Mentions: Carotenoids play vital roles during photosynthesis [24] and serve as precursors to abscisic acid [25, 26]. In tea plants, carotenoids are present as yellow pigments in fresh leaves and degrade into flavored terpenoids during the production of black tea [27]. Gas chromatography coupled to time-of-flight mass spectrometry (GC-TOF-MS) analyses were conducted to determine the concentrations of β-carotene, lycopene, and lutein at different stages. Compared with the levels during the G stage, significantly higher β-carotene concentrations were observed in the W stage, while a significantly lower lutein concentration was detected in the YG stage (Fig. 4a). The β-carotene, lycopene, and lutein concentration trends differed considerably between the YG and G stages. The β-carotene concentration increased from the YG stage to the W stage, and then decreased from the W stage to the G stage. However, the lycopene and lutein concentrations increased from the YG stage to the G stage (Fig. 4a). Changes in carotenoid abundance are related to altered expression of carotenoid biosynthesis genes [28, 29]. In our database, 51 unigenes were annotated as key genes encoding enzymes related to carotenoid biosynthesis (Fig. 4b and Additional file 3). The expression profiles of all DEGs implicated in carotenoid biosynthesis were hierarchically clustered and plotted in a heat map (Fig. 4c).Fig. 4

View Article: PubMed Central - PubMed

ABSTRACT

Background: The new shoots of the albino tea cultivar &lsquo;Anji Baicha&rsquo; are yellow or white at low temperatures and turn green as the environmental temperatures increase during the early spring. &lsquo;Anji Baicha&rsquo; metabolite profiles exhibit considerable variability over three color and developmental stages, especially regarding the carotenoid, chlorophyll, and theanine concentrations. Previous studies focused on physiological characteristics, gene expression differences, and variations in metabolite abundances in albino tea plant leaves at specific growth stages. However, the molecular mechanisms regulating metabolite biosynthesis in various color and developmental stages in albino tea leaves have not been fully characterized.

Results: We used RNA-sequencing to analyze &lsquo;Anji Baicha&rsquo; leaves at the yellow-green, albescent, and re-greening stages. The leaf transcriptomes differed considerably among the three stages. Functional classifications based on Gene Ontology enrichment and Kyoto Encyclopedia of Genes and Genomes enrichment analyses revealed that differentially expressed unigenes were mainly related to metabolic pathways, biosynthesis of secondary metabolites, phenylpropanoid biosynthesis, and carbon fixation in photosynthetic organisms. Chemical analyses revealed higher &beta;-carotene and theanine levels, but lower chlorophyll a levels, in the albescent stage than in the green stage. Furthermore, unigenes involved in carotenoid, chlorophyll, and theanine biosyntheses were identified, and the expression patterns of the differentially expressed unigenes in these biosynthesis pathways were characterized. Through co-expression analyses, we identified the key genes in these pathways. These genes may be responsible for the metabolite biosynthesis differences among the different leaf color and developmental stages of &lsquo;Anji Baicha&rsquo; tea plants.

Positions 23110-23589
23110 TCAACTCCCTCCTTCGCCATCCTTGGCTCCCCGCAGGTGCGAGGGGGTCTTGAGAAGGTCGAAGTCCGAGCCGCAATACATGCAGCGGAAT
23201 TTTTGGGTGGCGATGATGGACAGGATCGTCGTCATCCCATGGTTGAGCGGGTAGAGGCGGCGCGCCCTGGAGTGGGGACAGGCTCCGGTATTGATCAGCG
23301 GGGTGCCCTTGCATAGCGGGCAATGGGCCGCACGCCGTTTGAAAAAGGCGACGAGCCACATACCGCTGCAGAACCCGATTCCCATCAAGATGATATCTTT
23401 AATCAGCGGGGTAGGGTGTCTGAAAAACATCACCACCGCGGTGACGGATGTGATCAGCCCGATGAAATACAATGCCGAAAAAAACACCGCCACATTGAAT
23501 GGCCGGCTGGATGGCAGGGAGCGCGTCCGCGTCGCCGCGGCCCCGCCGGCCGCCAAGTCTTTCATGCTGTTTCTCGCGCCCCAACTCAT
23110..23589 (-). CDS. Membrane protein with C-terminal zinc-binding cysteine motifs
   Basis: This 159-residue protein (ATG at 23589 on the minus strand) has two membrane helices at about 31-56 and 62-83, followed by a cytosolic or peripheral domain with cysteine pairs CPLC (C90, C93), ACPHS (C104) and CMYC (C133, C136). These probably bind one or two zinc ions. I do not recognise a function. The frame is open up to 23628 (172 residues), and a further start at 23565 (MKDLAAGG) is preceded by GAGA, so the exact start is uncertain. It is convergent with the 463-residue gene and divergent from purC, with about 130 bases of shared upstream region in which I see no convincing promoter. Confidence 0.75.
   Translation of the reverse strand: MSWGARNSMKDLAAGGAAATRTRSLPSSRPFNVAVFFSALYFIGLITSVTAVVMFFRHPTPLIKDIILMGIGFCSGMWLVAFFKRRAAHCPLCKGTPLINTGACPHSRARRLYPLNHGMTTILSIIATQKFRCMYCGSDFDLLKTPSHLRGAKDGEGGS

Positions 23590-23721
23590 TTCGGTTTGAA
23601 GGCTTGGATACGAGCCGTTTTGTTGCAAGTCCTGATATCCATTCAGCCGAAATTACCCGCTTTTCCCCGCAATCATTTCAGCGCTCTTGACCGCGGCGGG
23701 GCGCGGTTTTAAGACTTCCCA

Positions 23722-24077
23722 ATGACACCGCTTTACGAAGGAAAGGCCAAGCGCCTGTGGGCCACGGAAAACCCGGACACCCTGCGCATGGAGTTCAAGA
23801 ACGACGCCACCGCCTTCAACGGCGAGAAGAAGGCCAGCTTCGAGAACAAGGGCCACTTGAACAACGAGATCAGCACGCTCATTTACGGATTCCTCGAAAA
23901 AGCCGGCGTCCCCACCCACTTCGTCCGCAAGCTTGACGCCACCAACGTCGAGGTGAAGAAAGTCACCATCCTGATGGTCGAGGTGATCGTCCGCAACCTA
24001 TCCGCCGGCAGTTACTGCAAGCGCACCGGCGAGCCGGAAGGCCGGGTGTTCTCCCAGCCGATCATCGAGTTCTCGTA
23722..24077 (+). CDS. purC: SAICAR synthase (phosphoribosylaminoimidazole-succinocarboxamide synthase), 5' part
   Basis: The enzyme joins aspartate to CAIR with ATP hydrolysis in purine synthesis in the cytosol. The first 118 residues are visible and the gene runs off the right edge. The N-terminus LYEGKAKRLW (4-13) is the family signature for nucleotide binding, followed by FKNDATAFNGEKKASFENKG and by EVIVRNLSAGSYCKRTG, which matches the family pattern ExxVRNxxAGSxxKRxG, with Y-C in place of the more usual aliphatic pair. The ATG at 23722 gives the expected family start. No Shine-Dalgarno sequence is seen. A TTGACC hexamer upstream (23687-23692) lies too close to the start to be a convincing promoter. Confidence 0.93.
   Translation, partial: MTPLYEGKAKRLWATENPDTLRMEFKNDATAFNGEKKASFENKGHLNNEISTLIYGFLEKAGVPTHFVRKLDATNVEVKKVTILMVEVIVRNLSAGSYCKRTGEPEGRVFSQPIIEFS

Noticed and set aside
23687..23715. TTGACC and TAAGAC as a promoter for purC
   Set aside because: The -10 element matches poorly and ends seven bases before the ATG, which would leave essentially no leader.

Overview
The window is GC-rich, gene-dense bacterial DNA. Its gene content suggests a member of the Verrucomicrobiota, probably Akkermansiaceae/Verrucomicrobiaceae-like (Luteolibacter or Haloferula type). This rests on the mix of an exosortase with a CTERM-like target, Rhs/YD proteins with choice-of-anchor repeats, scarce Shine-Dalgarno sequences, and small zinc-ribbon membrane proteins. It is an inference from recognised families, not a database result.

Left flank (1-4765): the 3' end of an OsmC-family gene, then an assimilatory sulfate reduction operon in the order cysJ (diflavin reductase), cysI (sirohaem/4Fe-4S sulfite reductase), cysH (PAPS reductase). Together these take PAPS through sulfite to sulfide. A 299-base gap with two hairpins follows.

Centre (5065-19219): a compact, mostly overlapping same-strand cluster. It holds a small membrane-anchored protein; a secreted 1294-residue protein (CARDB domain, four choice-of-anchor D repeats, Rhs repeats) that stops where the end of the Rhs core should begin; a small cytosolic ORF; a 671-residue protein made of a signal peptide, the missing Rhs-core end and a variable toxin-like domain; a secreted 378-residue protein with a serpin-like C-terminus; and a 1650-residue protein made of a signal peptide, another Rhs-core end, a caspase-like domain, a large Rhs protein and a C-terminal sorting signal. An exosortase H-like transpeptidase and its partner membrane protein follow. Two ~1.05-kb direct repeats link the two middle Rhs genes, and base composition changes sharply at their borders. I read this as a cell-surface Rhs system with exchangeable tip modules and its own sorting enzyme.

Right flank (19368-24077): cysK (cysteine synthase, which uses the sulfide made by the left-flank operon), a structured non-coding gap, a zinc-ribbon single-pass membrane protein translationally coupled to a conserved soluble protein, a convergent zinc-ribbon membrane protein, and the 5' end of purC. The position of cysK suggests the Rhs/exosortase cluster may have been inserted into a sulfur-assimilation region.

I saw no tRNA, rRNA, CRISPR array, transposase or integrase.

Conclusions: Our study presents the results of transcriptomic and biochemical analyses of &lsquo;Anji Baicha&rsquo; tea plants at various stages. The distinct transcriptome profiles for each color and developmental stage enabled us to identify changes to biosynthesis pathways and revealed the contributions of such variations to the albino phenotype of tea plants. Furthermore, comparisons of the transcriptomes and related metabolites helped clarify the molecular regulatory mechanisms underlying the secondary metabolic pathways in different stages.

Electronic supplementary material: The online version of this article (doi:10.1186/s12870-016-0885-2) contains supplementary material, which is available to authorized users.

No MeSH data available.